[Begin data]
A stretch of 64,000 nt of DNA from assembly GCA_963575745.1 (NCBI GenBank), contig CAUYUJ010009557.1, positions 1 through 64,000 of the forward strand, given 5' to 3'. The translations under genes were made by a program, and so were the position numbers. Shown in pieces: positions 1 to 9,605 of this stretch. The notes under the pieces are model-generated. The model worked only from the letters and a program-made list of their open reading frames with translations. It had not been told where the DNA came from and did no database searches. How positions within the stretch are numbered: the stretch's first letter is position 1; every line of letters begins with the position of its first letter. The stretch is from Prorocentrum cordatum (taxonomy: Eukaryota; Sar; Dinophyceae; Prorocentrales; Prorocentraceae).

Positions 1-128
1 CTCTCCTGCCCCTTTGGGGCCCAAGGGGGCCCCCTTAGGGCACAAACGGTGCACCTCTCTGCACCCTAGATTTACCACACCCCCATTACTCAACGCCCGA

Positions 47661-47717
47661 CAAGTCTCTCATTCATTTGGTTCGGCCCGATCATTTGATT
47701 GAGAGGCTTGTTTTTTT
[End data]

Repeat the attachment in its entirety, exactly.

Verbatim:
A stretch of 64,000 nt of DNA from assembly GCA_963575745.1 (NCBI GenBank), contig CAUYUJ010009557.1, positions 1 through 64,000 of the forward strand, given 5' to 3'. The translations under genes were made by a program, and so were the position numbers. Shown in pieces: positions 1 to 9,605 of this stretch. The notes under the pieces are model-generated. The model worked only from the letters and a program-made list of their open reading frames with translations. It had not been told where the DNA came from and did no database searches. How positions within the stretch are numbered: the stretch's first letter is position 1; every line of letters begins with the position of its first letter. The stretch is from Prorocentrum cordatum (taxonomy: Eukaryota; Sar; Dinophyceae; Prorocentrales; Prorocentraceae).

Positions 1-128
1 CTCTCCTGCCCCTTTGGGGCCCAAGGGGGCCCCCTTAGGGCACAAACGGTGCACCTCTCTGCACCCTAGATTTACCACACCCCCATTACTCAACGCCCGA

Positions 47661-47717
47661 CAAGTCTCTCATTCATTTGGTTCGGCCCGATCATTTGATT
47701 GAGAGGCTTGTTTTTTT